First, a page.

All eyes are on Apple how the tech giant is planning to turn around its India story and a lot depends on how it will strategise local assembly and manufacturing of iPhones in a country where over 450 million people now use smartphones.
Some media reports claim Apple’s Taiwanese industrial major Wistron Technologies is set to make new, high-end iPhones in India, after getting the government’s nod for its next-phase of manufacturing in the country.
Industry insiders, however, deny the scenario where Wistron, which is an original equipment manufacturer (OEM) and makes components and products for various other brands apart from Apple, is going to manufacture high-end iPhones in the near future.
Wistron, which announced last year plans to invest Rs 3,000 crore in the Narasupra industrial sector in Karnataka’s Kolar district, started Apple operations with assembling low-end iPhone SE and later 6S.
Wistron India head Gururaj A said the company would set up an iPhone making unit in the 43 acres of land allotted to it, with employment potential of over 10,000 people.
Unlike Wistron’s first plant in Bengaluru, which manufactures iPhone SE and 6S models, the new facility is likely to manufacture a wider range of Apple’s devices, but not the high-end ones like Apple XS or XS Max.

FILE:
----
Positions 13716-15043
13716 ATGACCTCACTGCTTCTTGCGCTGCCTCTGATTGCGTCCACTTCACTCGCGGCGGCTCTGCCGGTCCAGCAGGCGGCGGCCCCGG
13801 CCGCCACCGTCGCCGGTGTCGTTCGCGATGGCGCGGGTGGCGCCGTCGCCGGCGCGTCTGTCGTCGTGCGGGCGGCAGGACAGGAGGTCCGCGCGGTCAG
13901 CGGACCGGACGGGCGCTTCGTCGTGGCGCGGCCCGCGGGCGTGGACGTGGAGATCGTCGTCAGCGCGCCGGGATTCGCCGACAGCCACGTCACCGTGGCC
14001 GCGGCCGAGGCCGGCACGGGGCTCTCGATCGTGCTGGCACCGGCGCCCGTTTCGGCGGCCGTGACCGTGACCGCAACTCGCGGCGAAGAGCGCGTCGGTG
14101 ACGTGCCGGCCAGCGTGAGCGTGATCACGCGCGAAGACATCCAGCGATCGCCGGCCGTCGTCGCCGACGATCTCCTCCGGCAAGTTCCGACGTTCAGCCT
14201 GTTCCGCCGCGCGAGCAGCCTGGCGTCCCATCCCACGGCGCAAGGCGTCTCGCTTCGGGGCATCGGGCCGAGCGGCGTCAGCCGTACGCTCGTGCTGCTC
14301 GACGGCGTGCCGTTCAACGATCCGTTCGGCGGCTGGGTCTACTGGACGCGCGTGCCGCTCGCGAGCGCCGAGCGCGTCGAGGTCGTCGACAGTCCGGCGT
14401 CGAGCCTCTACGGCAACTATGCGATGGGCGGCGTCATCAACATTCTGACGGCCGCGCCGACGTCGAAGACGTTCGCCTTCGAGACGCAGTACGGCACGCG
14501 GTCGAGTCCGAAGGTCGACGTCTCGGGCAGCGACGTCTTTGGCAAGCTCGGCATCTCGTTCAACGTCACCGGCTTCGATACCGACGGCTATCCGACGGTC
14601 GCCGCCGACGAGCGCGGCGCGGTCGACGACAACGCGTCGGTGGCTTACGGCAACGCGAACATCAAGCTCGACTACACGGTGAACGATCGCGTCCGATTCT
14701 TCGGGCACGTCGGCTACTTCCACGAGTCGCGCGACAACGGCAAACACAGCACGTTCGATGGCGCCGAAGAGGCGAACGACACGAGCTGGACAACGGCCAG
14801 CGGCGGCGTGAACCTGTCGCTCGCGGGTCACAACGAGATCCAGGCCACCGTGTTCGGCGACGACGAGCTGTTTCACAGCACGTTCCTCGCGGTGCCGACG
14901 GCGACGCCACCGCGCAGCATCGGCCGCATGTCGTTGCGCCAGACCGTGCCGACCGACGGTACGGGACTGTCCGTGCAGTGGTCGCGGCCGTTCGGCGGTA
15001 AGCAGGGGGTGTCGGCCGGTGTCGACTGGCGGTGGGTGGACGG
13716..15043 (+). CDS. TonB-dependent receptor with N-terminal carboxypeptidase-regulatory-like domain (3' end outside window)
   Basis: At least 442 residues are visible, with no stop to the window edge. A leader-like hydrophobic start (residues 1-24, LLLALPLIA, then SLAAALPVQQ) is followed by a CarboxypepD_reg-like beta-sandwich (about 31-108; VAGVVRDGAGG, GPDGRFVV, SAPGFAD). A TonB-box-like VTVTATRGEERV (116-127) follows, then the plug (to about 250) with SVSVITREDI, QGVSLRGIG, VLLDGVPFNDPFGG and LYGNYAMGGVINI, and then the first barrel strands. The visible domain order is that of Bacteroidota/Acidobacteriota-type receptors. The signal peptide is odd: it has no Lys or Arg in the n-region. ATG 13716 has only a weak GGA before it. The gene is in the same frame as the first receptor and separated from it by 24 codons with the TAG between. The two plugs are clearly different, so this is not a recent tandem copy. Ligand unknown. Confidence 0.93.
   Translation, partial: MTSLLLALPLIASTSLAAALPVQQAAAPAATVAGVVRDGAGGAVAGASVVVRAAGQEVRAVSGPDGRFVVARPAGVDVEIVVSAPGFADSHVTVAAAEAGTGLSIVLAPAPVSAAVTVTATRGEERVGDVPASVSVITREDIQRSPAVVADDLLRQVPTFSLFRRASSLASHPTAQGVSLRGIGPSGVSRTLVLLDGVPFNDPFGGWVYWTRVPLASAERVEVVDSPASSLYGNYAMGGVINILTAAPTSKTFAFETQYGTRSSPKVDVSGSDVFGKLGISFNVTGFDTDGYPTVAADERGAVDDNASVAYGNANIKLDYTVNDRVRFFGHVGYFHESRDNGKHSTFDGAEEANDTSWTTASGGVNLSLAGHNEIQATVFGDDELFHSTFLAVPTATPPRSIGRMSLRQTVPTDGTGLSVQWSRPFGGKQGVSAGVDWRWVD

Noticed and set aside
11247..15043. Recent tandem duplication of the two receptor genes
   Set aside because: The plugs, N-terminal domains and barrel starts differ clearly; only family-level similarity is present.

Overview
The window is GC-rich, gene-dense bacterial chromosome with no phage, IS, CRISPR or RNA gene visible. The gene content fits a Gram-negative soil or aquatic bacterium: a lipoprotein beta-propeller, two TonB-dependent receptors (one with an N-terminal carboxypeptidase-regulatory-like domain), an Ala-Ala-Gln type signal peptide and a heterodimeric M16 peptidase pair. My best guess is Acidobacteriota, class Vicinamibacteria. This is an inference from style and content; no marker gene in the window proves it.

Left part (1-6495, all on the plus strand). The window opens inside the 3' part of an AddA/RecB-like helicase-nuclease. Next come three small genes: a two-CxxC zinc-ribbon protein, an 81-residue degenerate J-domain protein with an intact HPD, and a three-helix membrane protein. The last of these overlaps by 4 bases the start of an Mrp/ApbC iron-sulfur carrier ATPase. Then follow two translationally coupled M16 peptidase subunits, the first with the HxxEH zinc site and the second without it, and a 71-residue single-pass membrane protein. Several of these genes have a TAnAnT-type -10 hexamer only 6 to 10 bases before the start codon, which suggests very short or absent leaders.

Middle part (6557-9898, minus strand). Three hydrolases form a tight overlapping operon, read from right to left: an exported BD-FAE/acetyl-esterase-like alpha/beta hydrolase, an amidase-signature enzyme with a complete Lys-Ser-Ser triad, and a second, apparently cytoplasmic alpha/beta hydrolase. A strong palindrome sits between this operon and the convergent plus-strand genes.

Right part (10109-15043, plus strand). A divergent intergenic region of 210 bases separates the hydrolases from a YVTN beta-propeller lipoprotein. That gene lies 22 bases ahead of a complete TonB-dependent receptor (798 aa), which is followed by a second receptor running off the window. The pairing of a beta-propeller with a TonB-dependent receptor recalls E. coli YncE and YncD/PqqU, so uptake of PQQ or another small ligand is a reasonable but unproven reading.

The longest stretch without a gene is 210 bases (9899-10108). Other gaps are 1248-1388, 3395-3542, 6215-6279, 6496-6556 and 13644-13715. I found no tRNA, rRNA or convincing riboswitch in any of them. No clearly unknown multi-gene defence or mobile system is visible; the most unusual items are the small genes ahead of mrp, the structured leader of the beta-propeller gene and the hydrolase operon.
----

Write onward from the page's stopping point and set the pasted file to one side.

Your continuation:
According to Tarun Pathak, Associate Director at Hong Kong-based Counterpoint Research, the Indian electronics market is growing fast and has gained a significant advantage on some of the competing countries.
“Not only India offers a great domestic opportunity, but a sizeable export opportunity as well if done properly. So it’s right time for the likes of Wistron to expand operations in India,” Pathak told IANS.
“I think to start with, it makes sense for Apple to localise assembling of models that have the potential to scale up and then slowly expands it to entire portfolio,” Pathak said.
The iPhone maker is seeking tax relief and other incentives to begin assembling more handsets and open its branded stores. Its proposal to set up a manufacturing unit is also being evaluated.
The customers today are holding on to their older iPhones a bit longer than in the past.
“When you pair this with the macroeconomic factors, particularly in the emerging markets, it resulted in iPhone revenue that was down 15 per cent from last year,” CEO Tim Cook said in January.
Apple has already begun reducing the price of iPhone for third-party distributors in China and may follow the same in India where iPhone is considered expensive.
According to Counterpoint Research, Apple’s India shipments were 1.7 million in 2018, almost 50 per cent lower than 2017 shipments of 3.2 million units.
“Going forward, Apple needs to keep a close eye on possibility of domestic sourcing and how many of its suppliers are setting up units in India. This will be challenging for Apple considering its complex supply chain,” Pathak emphasised.
For now, Wistron is not going to make high-end iPhones in India and the announcements coming from the government are nothing but election-time rhetoric to showcase investment.
Nishant Arora writes for IANS